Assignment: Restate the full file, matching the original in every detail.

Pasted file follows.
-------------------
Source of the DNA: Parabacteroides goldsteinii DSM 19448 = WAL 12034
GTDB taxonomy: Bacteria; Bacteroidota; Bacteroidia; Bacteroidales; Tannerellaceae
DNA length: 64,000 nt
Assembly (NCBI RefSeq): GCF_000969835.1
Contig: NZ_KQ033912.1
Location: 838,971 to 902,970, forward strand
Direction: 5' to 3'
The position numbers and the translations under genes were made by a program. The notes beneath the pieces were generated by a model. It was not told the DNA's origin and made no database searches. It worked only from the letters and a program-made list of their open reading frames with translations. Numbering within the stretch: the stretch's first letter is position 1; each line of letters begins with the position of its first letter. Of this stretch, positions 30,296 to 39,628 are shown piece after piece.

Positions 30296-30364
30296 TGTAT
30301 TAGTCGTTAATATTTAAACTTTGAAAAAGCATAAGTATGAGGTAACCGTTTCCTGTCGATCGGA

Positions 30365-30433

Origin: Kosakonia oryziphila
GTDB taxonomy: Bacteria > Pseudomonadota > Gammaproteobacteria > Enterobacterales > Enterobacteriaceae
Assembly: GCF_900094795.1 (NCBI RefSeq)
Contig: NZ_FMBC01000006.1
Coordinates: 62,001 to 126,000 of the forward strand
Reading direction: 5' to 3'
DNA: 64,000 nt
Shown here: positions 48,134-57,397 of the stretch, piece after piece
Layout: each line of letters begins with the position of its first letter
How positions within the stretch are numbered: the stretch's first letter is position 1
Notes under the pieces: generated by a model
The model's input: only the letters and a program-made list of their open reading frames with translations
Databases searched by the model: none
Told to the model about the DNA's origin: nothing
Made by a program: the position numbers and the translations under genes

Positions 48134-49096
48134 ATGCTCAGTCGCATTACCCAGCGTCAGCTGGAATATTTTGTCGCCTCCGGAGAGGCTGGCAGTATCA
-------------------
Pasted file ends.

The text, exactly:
Source of the DNA: Parabacteroides goldsteinii DSM 19448 = WAL 12034
GTDB taxonomy: Bacteria; Bacteroidota; Bacteroidia; Bacteroidales; Tannerellaceae
DNA length: 64,000 nt
Assembly (NCBI RefSeq): GCF_000969835.1
Contig: NZ_KQ033912.1
Location: 838,971 to 902,970, forward strand
Direction: 5' to 3'
The position numbers and the translations under genes were made by a program. The notes beneath the pieces were generated by a model. It was not told the DNA's origin and made no database searches. It worked only from the letters and a program-made list of their open reading frames with translations. Numbering within the stretch: the stretch's first letter is position 1; each line of letters begins with the position of its first letter. Of this stretch, positions 30,296 to 39,628 are shown piece after piece.

Positions 30296-30364
30296 TGTAT
30301 TAGTCGTTAATATTTAAACTTTGAAAAAGCATAAGTATGAGGTAACCGTTTCCTGTCGATCGGA

Positions 30365-30433

Origin: Kosakonia oryziphila
GTDB taxonomy: Bacteria > Pseudomonadota > Gammaproteobacteria > Enterobacterales > Enterobacteriaceae
Assembly: GCF_900094795.1 (NCBI RefSeq)
Contig: NZ_FMBC01000006.1
Coordinates: 62,001 to 126,000 of the forward strand
Reading direction: 5' to 3'
DNA: 64,000 nt
Shown here: positions 48,134-57,397 of the stretch, piece after piece
Layout: each line of letters begins with the position of its first letter
How positions within the stretch are numbered: the stretch's first letter is position 1
Notes under the pieces: generated by a model
The model's input: only the letters and a program-made list of their open reading frames with translations
Databases searched by the model: none
Told to the model about the DNA's origin: nothing
Made by a program: the position numbers and the translations under genes

Positions 48134-49096
48134 ATGCTCAGTCGCATTACCCAGCGTCAGCTGGAATATTTTGTCGCCTCCGGAGAGGCTGGCAGTATCA